I am Sok Sothearath, and I founded Junlen after spending my college years researching and exploring agriculture. Junlen is a local business that provides vermicompost— which we prepare by raising earthworms ourselves— to poor farmers. This is a natural and relatively new way of approaching farming in Cambodia.
She ventured across the continent and found a way to uplift agriculture in her own country.
Through my education at the Royal University of Agriculture, I got a chance to travel all over South East Asia. Once I graduated, I knew I would pursue an entrepreneurial venture to help farmers, since I enjoyed interacting with them ever since I was a teen.
In 2017, I had my first encounter with earthworms in Thailand. I was initially hesitant to even touch them, but later I started handling them comfortably. Eventually, a research project helped me dive into vermiculture technology. I realized I could apply this to Cambodian farms to provide high-quality compost to poor farmers. ‘Junlen’ as a name came to me quite naturally. It is the Cambodian word for the earthworm. People find the creature loathsome, I find earthworms powerful. They have the potential to fuel the growth of all sustainable farms.
Her innovative agricultural plan stood the test of time despite initial farmer reluctance.
After understanding how to grow populations of earthworms, my brand reached out to Kampong Chhnang province first. We appealed to the vulnerable communities there. My process of vermicomposting never failed to impress. The inexpensive process took 2-3 months to produce results. Crop yield saw a noticeable increase, root structure and plant growth improved significantly.
But the problem lay in the farmers’ mindset, who almost unanimously expressed fear of the earthworm. It seemed impossible to encourage them to switch to this superior, cheaper alternative. But after a period of our perseverance, it finally took the open-mindedness of a single innovative farmer to give us a breakthrough. He persuaded eight more to adopt vermicomposting. Eventually, through word of mouth, the entire community was willing to give this a shot.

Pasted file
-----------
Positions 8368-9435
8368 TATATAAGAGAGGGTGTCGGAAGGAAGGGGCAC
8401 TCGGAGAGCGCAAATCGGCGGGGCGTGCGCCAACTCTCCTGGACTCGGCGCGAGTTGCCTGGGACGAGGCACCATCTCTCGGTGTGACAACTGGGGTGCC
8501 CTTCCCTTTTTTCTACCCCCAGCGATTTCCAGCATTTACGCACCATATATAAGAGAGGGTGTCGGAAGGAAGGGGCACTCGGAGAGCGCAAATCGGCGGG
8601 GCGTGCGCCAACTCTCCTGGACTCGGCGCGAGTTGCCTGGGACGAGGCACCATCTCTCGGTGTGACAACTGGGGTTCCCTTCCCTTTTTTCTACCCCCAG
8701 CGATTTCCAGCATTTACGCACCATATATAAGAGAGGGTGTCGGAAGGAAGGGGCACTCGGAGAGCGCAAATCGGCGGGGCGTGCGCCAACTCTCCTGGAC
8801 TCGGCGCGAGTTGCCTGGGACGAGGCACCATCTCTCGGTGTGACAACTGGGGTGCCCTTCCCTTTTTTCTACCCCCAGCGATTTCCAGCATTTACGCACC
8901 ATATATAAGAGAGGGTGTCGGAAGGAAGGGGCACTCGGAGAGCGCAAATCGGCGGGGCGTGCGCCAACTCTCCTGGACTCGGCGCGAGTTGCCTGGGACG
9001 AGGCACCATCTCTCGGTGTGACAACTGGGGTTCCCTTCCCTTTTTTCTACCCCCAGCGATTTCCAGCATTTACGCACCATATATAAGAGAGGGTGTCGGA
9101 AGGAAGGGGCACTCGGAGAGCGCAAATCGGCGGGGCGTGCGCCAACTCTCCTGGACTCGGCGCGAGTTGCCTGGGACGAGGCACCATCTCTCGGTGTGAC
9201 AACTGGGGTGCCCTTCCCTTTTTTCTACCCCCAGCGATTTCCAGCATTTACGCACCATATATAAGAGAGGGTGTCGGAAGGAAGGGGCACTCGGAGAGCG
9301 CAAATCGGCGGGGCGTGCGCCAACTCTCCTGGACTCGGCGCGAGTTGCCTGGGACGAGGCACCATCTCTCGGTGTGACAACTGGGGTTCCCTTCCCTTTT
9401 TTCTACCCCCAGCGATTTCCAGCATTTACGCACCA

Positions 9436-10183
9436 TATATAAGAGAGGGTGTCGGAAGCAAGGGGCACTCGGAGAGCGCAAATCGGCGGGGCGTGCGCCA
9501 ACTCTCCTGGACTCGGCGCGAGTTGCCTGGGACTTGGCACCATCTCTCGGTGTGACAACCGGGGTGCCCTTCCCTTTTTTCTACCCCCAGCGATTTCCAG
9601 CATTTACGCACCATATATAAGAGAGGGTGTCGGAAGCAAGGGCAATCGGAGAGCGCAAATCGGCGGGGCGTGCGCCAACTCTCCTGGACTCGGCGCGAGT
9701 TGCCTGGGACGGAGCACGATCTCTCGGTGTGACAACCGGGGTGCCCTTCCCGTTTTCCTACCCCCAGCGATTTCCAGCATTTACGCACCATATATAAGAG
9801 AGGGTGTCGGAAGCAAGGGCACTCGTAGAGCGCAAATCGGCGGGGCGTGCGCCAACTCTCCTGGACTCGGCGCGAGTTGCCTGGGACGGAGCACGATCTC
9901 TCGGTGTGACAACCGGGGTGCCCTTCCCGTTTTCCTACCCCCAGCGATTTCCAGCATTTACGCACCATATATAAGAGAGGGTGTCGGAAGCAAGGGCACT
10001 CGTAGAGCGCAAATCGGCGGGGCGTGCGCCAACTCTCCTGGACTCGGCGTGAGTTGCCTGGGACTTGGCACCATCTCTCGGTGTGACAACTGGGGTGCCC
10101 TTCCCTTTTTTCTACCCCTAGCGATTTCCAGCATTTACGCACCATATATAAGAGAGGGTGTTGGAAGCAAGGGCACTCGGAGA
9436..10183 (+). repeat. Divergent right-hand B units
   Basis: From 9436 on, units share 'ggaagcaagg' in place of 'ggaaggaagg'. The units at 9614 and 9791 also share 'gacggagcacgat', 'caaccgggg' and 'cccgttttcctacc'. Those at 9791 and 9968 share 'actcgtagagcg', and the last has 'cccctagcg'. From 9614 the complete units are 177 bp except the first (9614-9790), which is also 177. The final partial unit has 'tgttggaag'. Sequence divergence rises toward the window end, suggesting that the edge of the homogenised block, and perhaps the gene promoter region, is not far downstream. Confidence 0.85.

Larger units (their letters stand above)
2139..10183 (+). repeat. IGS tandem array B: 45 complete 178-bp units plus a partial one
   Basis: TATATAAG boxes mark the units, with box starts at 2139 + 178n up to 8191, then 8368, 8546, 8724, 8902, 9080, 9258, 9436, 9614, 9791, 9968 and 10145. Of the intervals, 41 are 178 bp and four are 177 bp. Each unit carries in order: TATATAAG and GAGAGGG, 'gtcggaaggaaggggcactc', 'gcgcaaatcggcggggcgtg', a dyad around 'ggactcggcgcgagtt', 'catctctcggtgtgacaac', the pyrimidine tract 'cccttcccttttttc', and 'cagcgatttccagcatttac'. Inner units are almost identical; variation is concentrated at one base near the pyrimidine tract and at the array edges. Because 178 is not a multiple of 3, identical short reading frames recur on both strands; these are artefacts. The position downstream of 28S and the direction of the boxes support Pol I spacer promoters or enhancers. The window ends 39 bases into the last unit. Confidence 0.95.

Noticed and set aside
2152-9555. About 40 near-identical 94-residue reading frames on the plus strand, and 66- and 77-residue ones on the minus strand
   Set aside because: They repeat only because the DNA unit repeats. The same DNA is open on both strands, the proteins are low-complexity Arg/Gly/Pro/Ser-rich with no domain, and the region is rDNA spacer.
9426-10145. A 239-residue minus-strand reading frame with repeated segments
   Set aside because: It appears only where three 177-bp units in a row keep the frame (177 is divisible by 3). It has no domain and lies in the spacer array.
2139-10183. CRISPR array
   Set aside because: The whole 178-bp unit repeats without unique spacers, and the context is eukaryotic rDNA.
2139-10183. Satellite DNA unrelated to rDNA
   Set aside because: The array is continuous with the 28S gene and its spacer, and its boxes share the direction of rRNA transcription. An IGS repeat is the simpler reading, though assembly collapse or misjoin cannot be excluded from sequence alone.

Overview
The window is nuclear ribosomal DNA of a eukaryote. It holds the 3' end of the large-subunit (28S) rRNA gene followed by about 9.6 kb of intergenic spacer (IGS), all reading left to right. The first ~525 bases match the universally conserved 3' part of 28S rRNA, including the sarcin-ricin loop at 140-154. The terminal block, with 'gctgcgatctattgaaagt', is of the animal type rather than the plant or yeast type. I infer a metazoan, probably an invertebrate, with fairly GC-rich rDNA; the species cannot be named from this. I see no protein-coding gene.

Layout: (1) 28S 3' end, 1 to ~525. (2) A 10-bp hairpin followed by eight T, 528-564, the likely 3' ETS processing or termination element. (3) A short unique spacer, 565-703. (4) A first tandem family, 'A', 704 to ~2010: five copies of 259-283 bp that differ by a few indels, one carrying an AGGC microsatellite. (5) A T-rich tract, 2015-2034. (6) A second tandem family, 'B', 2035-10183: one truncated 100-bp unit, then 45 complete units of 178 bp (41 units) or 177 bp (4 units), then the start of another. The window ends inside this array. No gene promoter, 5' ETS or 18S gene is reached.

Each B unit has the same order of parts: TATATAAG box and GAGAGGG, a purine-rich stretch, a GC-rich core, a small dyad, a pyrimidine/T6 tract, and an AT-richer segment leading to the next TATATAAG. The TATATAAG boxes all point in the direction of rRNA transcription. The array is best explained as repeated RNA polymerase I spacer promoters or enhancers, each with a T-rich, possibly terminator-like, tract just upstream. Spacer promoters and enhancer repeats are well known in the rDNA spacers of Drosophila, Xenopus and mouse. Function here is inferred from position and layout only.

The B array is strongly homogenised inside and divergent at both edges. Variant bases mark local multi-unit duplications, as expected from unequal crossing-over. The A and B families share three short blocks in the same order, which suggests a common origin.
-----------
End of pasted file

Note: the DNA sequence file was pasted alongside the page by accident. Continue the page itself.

The pandemic caused a rift between Junlen and farmers, but gave her an entry into a different opportunity.
When the COVID-19 pandemic struck in 2020, I was anxious about how it would affect the business. My work involved traveling from province to province to interact with farmers, but I was unable to get out of my house and conduct business. However, since I could continue vermicomposting within my area, I sought more avenues to sell. The pandemic gave way to a work-from-home lifestyle where a lot of citizens in Cambodia started gardening. Thus, with the help of an online presence on Facebook, we were able to establish an appeal outside our initial target audience.
Junlen has won awards such as the Honda Foundation Award, 2019, Dak Dam Incubation Programme, 2019, and YSEALI Incubation Programme, 2020! As a female entrepreneur, I stand at a point where there are no boundaries to how much my business can grow because we have a unique, efficient way of improving people’s approach to farming!